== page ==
As you explore Kingdoms, finding their hidden areas and secret spaces, you collect three different types of collectibles. Two of these are forms of currency, golden coins which are universal to every Kingdom and purple coins which are Kingdom specific, and Power Moons which power the titular Odyssey and drive the game forward. Golden coins are used to buy a selection of costumes that expands as you collect more Power Moons, as well as extra Power Moons themselves and temporary life boosters. Purple coins are used to unlock special costumes based on the Kingdom they’re from, and trinkets and stickers to decorate the Odyssey. As of writing this review I’ve now unlocked 26 costumes, with still more to unlock as I collect more Power Moons and return to earlier Kingdoms. Every costume is unique and fun, with my favourite being the Mario 64 costume that transforms Mario into his pixelated former self. Even after hours of enjoyment, when I normally would have put most games back down and moved on, I find myself coming back to Odyssey and finding more to discover. This is also aided by the introduction of even more Power Moons and areas to discover after the conclusion of the game’s story.
The collectables and level design aren’t the only reason for my love of Odyssey’s Kingdoms, with their sheer variety in artistic direction being nothing short of amazing. From the Tim Burton-esque Cap Kingdom to the realistic nature of the Metro Kingdom and beyond, every single Kingdom is unique to the ones that have come before it. Every Kingdom is populated with unique characters and enemies, as well as props, plants and textures, making sure there is a clear differentiation from Kingdom to Kingdom. No matter what you look at in the game, it’s basically impossible to find any flaws in the presentation and graphics in Odyssey. Textures are detailed, models are detailed and more importantly, everything is interesting and a pleasure to look at. Odyssey isn’t just the best-looking Switch game to date, it gives games on other consoles a run for their money as well.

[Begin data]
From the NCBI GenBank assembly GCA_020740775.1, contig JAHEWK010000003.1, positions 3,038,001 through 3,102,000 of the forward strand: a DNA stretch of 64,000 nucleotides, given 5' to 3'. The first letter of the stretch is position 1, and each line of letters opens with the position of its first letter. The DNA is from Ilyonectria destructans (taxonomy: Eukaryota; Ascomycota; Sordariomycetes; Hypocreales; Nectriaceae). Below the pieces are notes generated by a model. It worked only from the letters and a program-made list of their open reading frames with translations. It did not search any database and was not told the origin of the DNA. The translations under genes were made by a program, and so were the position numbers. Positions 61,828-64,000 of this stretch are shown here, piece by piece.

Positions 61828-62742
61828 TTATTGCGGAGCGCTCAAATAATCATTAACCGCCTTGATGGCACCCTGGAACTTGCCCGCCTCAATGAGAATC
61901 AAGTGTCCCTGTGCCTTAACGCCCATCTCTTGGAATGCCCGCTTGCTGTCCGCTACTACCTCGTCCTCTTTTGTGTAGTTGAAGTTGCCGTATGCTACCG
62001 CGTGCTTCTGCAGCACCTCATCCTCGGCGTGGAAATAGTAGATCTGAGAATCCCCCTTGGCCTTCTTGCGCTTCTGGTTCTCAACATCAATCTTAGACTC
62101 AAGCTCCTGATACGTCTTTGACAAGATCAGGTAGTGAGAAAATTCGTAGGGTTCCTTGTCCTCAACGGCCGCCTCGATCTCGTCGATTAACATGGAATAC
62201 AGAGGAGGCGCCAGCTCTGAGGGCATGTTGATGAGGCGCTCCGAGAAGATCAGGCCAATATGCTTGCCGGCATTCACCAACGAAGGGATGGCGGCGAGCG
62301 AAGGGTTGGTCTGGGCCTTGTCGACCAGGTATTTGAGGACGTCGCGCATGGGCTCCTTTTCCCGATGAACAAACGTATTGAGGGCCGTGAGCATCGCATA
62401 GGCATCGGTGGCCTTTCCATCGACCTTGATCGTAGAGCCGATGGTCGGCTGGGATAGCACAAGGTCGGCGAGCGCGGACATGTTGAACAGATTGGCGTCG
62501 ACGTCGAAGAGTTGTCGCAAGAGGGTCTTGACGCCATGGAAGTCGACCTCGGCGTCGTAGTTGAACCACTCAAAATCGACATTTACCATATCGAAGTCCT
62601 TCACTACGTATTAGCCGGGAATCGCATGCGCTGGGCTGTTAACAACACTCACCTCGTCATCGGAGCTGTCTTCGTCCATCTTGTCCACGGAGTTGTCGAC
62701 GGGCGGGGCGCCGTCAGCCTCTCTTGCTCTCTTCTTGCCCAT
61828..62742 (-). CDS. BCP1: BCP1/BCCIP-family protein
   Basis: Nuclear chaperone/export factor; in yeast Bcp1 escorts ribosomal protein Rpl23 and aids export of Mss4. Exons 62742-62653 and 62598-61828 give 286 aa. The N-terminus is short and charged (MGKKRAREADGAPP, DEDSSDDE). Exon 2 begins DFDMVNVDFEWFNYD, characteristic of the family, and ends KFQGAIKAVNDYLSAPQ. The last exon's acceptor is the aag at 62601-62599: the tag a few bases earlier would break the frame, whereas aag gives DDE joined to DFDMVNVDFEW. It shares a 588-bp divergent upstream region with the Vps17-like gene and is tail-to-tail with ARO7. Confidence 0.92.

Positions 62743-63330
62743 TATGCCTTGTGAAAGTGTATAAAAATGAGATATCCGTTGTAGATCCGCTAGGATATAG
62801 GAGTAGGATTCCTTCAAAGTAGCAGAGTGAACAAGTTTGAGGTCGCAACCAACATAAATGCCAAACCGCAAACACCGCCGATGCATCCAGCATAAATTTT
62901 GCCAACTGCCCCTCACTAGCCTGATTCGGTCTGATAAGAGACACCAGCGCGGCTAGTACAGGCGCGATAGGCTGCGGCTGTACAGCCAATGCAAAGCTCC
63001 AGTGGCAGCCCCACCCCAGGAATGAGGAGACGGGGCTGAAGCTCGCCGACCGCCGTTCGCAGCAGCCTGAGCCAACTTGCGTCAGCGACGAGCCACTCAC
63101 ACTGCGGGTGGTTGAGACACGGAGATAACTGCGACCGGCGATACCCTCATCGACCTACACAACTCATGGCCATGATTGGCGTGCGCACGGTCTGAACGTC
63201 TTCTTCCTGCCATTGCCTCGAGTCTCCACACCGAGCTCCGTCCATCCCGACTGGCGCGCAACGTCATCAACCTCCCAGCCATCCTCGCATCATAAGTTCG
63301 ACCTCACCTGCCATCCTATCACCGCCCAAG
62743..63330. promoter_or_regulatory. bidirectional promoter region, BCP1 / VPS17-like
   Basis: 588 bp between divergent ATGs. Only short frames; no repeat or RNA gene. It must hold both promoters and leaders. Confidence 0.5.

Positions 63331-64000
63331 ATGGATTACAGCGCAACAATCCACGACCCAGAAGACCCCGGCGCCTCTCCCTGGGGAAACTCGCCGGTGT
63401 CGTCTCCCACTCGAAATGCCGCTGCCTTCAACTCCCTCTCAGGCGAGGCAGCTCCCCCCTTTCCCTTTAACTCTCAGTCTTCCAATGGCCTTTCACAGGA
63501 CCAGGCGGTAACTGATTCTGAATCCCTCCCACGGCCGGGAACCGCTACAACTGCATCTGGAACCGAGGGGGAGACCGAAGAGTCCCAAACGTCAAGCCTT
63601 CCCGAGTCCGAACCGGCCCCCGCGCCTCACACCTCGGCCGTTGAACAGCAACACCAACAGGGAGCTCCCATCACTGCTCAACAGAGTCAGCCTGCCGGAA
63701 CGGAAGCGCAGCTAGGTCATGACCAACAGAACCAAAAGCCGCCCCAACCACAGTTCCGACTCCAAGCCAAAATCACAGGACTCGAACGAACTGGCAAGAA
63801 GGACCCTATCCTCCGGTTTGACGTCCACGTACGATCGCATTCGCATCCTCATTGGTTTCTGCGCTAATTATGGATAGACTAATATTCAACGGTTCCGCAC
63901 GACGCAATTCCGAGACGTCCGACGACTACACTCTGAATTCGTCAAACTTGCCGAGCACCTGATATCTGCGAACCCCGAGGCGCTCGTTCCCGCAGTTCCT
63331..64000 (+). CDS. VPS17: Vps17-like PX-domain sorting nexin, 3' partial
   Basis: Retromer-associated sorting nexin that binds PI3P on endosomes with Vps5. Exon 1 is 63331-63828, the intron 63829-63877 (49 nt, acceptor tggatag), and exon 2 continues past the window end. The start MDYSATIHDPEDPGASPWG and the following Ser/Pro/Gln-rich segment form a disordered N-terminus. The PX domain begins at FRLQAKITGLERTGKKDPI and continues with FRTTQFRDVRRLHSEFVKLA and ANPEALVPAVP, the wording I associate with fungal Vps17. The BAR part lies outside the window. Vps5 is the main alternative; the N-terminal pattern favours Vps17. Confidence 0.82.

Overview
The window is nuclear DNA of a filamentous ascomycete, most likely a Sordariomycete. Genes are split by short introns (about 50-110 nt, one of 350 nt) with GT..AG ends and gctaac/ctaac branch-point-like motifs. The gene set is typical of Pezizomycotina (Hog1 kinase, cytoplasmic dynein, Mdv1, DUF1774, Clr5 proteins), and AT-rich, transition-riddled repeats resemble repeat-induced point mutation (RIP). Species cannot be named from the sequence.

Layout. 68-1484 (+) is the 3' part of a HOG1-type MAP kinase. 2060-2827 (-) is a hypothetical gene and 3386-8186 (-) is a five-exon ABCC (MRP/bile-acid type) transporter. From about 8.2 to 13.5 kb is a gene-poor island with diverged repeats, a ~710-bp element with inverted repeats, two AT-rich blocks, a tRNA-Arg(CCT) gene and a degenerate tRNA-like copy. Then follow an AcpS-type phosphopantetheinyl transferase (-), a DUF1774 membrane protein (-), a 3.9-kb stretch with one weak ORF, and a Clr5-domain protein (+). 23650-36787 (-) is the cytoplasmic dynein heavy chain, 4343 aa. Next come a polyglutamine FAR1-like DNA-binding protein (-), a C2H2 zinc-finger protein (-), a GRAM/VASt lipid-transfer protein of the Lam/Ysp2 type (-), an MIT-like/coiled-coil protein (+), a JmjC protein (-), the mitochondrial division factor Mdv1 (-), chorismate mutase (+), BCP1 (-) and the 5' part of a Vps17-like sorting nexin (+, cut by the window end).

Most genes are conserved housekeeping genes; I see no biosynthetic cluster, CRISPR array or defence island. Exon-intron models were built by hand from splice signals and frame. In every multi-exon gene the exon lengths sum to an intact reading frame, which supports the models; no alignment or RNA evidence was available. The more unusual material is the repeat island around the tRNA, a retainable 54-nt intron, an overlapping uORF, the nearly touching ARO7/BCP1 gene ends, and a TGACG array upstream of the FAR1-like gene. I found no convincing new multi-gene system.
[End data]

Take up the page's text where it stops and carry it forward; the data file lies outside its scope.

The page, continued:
This continues to the soundtrack of the game, which includes some of the best sounding music and composition I’ve heard in a game to date. Each Kingdom has a unique soundtrack, tailored to match and complement its artistic design. New Donk City has an upbeat jazz track, filled with saxophone and bass guitar, to match the hustle and bustle of the Metro Kingdom. On the other hand, Lake Lamode has a light and restful piece that brings a sense of serenity to the placid waters of the Lake Kingdom. Every one of these unique Kingdom themes also has an accompanying 8-bit version, for the times you find yourself inside a wall playing as 8-bit Mario. It’s clear that an immense amount of thought and care was put into the composition and style of music in Odyssey and it’s easy to appreciate and love.